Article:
I’ll be trying this out again and writing more notes on it. The majority of my tea logs from this week aren’t as detailed as I’d like for them to be, mostly because I’ve been drinking the teas while being absorbed in my textbooks.
The dry leaves smell slightly spiced and chocolatey, with a hint of sweet almond. The leaves look quite pretty with large slices of almond in it.
I made the decision to brew a cup of this at 11 in the evening. I clearly had no idea what I was getting into. Don’t ever drink this at that late an hour if you plan on going to bed any time soon.
It’s the beginning of allergy season for me, so something should have tipped me off when I could detect a strong, spicy aroma coming from my mug. I haven’t really been able to smell anything for the past week or so.
I took my first sip and my tastebuds were promptly knocked out from the shock of the spices. I honestly wasn’t anticipating for this tea to be that spicy. I did some homework to recover from the surprise.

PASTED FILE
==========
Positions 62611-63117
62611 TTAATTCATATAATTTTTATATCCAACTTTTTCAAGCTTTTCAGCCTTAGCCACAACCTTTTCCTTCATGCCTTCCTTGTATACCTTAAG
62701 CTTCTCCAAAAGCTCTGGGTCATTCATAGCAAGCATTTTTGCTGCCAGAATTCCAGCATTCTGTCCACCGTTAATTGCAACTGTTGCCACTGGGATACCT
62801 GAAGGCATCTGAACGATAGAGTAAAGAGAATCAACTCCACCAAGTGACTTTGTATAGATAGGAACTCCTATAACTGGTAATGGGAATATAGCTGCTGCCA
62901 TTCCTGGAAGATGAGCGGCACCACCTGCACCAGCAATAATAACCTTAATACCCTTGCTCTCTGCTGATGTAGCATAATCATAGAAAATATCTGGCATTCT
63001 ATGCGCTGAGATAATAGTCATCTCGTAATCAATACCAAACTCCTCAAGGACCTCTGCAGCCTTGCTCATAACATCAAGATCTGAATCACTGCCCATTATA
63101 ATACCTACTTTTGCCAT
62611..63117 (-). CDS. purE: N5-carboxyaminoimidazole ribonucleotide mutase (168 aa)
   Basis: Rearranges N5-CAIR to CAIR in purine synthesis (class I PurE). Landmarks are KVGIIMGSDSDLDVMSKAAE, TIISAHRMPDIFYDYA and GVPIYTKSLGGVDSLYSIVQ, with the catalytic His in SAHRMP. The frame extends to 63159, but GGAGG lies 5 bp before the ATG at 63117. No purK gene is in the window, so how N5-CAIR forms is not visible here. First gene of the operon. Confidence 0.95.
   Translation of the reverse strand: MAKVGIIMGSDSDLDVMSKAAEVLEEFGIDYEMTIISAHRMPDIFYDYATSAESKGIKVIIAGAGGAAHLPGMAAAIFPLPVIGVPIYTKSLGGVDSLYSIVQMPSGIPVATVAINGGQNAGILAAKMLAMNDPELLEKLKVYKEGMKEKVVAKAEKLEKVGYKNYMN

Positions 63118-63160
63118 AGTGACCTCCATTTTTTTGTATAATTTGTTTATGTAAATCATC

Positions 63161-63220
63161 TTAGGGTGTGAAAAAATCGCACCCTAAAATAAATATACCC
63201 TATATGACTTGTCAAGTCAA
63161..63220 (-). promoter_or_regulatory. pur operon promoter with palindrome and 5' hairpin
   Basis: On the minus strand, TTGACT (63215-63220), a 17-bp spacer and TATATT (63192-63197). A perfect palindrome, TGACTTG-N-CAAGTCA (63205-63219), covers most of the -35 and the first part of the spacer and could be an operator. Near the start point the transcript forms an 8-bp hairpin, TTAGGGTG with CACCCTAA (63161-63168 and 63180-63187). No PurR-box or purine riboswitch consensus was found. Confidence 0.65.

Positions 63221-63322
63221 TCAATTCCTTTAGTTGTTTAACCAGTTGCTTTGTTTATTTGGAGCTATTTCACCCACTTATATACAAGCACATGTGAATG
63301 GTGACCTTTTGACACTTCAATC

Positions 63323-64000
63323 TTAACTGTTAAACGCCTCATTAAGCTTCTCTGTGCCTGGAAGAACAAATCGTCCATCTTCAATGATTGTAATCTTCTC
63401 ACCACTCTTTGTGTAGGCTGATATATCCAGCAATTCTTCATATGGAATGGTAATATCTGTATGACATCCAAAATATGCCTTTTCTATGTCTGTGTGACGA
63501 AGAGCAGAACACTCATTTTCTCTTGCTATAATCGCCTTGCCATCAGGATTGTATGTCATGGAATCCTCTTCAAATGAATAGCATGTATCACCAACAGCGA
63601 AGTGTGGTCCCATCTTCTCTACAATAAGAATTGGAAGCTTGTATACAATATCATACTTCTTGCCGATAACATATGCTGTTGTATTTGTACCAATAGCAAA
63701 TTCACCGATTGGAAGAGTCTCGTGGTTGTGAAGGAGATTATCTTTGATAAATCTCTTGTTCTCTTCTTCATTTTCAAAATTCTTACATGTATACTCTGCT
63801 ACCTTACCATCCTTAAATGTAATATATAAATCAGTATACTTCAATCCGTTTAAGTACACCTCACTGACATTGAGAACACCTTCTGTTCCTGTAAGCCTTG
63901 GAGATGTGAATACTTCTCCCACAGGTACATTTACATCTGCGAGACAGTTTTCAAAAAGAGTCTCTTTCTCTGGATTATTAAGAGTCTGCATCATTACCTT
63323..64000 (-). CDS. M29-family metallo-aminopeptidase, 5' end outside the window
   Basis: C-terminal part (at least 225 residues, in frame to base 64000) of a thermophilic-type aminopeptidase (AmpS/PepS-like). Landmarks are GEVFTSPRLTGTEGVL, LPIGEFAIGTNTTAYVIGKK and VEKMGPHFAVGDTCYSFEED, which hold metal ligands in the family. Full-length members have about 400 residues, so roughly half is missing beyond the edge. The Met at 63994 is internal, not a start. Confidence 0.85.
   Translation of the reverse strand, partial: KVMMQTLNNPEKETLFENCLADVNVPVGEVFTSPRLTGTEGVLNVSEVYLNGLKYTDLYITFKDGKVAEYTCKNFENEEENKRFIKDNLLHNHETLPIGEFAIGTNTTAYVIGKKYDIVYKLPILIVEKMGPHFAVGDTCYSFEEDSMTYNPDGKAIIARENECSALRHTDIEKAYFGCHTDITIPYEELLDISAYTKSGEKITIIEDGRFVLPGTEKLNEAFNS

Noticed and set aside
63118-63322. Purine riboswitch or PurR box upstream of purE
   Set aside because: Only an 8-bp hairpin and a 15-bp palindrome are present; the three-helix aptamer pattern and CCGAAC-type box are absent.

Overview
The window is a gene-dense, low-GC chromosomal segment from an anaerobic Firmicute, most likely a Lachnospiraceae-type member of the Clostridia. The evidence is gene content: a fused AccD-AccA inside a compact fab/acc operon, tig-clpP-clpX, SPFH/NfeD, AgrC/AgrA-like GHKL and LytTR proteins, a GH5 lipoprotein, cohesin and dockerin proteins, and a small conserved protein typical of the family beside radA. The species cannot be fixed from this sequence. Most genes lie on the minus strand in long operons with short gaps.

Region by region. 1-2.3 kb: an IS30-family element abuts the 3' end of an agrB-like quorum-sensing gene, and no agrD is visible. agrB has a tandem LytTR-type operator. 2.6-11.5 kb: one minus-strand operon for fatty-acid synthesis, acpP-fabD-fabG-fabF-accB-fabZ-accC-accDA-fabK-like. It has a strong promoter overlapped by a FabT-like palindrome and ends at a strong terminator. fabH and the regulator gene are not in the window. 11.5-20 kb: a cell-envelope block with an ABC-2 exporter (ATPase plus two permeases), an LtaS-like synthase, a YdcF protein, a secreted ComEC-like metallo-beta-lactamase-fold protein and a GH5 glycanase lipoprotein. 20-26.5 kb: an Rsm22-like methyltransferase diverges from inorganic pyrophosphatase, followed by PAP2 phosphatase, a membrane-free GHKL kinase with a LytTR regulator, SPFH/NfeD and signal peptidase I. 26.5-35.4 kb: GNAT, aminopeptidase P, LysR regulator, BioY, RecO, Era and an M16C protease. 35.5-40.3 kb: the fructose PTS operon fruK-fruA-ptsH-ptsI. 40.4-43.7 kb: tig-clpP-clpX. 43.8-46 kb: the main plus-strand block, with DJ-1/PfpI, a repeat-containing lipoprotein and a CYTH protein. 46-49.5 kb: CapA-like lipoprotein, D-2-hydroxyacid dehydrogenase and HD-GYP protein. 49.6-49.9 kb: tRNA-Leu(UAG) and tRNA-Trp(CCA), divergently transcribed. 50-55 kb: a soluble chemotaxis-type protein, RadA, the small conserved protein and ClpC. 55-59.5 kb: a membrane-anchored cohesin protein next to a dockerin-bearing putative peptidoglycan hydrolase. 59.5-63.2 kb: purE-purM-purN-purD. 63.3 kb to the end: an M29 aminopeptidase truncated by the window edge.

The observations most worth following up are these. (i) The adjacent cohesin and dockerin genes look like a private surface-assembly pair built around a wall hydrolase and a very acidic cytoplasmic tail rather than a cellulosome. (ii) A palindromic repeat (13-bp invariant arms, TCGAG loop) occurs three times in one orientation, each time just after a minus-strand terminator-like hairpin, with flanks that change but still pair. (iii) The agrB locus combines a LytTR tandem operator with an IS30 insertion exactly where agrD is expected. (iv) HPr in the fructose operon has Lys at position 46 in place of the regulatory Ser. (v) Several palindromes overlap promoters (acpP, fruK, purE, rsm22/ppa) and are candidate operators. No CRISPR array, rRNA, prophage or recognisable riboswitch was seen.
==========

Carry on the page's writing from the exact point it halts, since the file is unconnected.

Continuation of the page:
When I came back to the tea several minutes later, I steeled myself, and took another sip. Wow! It was delicious. I first detected a strong gingery flavour, mixed with cinnamon. I thought I could taste a bit of chocolate in there as well, but it was quickly followed by an almond-y scent. The final kick came from the cayenne pepper, which I still found to be very strong.
Well, I’ve almost finished my cup. I had to add a splash of coffee creamer (Toffee Almond creamer— I’m out of milk at the moment) along the way, since the spices were keeping me wide awake and I really want to go to bed at some point. Overall, I enjoyed this tea, though I couldn’t detect a lot of chocolate. Be warned, though, that this tea can make your mouth (and the back of your throat) feel like it’s burning. It’s great for keeping you up for late-night homework or writing sessions, though.
This is my first white tea, and I admittedly have no idea what the qualities of a good white tea would be.
I found the melon flavouring to be a bit too melon-y and sweet for my taste, unfortunately. However, I’d imagine that this would taste pretty good iced, so I may try drinking it that way over the summer.